Subjective total insomnia

An example of sleep state misperception

William Vaughn McCall, J. D. Edinger

Research output: Contribution to journalArticle

33 Citations (Scopus)

Abstract

Sleep state misperception (SSM) is the diagnostic term proposed in the International Classification of Sleep Disorders to describe those insomniacs who mislabel their sleep as wakefulness. Although sleep misperception has long been recognized among insomnia patients, it is debatable whether this clinical finding warrants a distinctive diagnosis or simply represents an extreme variation of other, more common forms of insomnia. We present two cases to explore the clinical meaningfulness of SSM. It is concluded that SSM represents a distinctive, albeit rare, sleep disorder. However, refinements in existing diagnostic criteria may be needed to improve the meaningfulness of the SSM diagnosis.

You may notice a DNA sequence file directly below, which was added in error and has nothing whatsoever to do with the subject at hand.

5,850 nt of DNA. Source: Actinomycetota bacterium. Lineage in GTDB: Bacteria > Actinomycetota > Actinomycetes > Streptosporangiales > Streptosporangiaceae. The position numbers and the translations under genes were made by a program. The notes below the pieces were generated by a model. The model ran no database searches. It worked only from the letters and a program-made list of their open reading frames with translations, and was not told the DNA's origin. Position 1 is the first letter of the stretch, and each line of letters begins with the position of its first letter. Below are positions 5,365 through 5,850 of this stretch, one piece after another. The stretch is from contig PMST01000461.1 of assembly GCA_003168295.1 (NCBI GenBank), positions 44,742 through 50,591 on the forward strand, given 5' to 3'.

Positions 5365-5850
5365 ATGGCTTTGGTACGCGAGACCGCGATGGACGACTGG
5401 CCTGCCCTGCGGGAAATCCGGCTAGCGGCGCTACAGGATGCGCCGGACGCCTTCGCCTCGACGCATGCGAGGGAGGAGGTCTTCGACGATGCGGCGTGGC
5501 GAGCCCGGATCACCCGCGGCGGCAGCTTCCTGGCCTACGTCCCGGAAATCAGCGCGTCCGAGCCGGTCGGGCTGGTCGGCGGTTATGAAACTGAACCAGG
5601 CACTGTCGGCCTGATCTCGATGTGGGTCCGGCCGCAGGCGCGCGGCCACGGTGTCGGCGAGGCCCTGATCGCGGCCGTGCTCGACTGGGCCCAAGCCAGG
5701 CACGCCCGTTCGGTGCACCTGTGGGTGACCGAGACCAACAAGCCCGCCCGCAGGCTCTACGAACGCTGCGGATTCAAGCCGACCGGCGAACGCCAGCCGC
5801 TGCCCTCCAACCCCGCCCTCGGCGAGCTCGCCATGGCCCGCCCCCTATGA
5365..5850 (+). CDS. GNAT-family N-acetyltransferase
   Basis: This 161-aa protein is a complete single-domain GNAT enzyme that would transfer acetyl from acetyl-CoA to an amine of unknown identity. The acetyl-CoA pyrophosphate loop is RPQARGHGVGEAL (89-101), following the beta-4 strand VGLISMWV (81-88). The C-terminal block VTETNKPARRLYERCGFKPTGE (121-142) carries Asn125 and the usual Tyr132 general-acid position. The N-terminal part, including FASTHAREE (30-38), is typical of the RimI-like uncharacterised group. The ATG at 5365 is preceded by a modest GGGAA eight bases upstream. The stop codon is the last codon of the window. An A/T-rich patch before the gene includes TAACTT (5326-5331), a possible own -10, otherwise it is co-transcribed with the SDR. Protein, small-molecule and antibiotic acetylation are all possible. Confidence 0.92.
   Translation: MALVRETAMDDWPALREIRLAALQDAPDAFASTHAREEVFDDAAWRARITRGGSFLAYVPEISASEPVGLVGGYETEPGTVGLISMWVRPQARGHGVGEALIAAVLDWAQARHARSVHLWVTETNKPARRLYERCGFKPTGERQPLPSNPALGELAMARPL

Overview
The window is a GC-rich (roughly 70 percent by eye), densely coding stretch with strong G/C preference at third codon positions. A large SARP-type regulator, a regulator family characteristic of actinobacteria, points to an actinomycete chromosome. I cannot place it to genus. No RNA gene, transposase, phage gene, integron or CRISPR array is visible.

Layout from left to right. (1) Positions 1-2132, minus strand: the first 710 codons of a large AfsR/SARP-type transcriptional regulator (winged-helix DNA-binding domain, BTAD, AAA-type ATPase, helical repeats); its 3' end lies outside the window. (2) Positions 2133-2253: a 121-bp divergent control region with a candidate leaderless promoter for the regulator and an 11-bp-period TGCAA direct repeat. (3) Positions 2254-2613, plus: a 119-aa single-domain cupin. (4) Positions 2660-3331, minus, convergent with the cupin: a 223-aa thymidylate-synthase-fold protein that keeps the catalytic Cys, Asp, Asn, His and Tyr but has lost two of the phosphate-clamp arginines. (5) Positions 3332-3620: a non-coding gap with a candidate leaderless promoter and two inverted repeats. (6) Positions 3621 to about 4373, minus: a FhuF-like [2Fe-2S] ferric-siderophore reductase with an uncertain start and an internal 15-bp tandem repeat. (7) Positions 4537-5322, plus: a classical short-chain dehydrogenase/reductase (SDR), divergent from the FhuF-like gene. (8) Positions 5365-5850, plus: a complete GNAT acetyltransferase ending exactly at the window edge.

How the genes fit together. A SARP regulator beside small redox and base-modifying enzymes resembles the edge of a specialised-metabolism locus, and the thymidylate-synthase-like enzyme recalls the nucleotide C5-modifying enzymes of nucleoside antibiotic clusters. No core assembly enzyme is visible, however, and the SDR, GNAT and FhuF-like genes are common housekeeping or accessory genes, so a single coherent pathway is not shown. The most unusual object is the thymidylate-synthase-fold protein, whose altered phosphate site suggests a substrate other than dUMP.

Original languageEnglish (US)
Pages (from-to)71-73
Number of pages3
JournalSleep
Volume15
Issue number1
StatePublished - Jan 1 1992
Externally publishedYes

Fingerprint

Intrinsic Sleep Disorders
Sleep Initiation and Maintenance Disorders
Sleep
Wakefulness

Keywords

  • Insomnia patients
  • Sleep state misperception

ASJC Scopus subject areas

  • Physiology

Cite this

Subjective total insomnia : An example of sleep state misperception. / McCall, William Vaughn; Edinger, J. D.

In: Sleep, Vol. 15, No. 1, 01.01.1992, p. 71-73.

Research output: Contribution to journalArticle

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